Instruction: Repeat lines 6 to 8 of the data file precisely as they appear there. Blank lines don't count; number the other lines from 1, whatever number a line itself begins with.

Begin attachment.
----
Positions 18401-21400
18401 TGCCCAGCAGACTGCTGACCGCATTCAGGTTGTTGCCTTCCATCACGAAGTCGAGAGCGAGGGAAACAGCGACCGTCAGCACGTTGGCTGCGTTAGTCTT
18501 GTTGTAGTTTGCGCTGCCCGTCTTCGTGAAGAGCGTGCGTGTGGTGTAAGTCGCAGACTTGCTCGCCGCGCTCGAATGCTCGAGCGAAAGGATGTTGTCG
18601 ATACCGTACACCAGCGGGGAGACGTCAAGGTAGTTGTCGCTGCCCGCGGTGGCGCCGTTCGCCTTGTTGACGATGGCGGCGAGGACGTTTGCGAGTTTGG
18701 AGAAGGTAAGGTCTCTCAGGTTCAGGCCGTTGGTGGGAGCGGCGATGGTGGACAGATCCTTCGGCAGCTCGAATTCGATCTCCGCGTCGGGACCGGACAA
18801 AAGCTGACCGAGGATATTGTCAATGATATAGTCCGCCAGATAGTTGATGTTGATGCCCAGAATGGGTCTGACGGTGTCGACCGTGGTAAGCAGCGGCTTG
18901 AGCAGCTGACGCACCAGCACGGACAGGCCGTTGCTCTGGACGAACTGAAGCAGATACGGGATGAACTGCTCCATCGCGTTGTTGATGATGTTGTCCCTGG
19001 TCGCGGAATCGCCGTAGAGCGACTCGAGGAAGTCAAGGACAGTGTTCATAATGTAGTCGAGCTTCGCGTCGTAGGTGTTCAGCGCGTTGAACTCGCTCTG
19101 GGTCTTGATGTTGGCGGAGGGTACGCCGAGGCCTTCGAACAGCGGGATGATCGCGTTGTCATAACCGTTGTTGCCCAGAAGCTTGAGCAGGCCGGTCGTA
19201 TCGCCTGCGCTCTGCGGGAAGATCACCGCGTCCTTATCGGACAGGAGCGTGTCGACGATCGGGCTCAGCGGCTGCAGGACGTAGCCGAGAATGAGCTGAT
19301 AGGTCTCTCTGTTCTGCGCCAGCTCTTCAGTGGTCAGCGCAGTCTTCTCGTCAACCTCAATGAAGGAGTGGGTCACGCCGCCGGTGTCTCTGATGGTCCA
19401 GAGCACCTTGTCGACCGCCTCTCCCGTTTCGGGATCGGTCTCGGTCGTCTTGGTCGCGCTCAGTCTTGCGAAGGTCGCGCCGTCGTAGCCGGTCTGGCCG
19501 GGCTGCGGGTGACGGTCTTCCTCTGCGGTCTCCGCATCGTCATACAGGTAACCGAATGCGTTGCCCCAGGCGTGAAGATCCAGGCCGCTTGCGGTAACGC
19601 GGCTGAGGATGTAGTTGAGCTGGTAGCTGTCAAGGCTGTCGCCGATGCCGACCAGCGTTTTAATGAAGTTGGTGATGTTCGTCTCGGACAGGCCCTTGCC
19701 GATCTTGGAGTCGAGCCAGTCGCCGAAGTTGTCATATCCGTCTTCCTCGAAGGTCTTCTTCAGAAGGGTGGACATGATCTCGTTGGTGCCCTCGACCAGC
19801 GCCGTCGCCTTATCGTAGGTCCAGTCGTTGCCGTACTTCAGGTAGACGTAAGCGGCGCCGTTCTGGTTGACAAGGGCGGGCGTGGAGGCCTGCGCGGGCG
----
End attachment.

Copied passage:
18801 AAGCTGACCGAGGATATTGTCAATGATATAGTCCGCCAGATAGTTGATGTTGATGCCCAGAATGGGTCTGACGGTGTCGACCGTGGTAAGCAGCGGCTTG
18901 AGCAGCTGACGCACCAGCACGGACAGGCCGTTGCTCTGGACGAACTGAAGCAGATACGGGATGAACTGCTCCATCGCGTTGTTGATGATGTTGTCCCTGG
19001 TCGCGGAATCGCCGTAGAGCGACTCGAGGAAGTCAAGGACAGTGTTCATAATGTAGTCGAGCTTCGCGTCGTAGGTGTTCAGCGCGTTGAACTCGCTCTG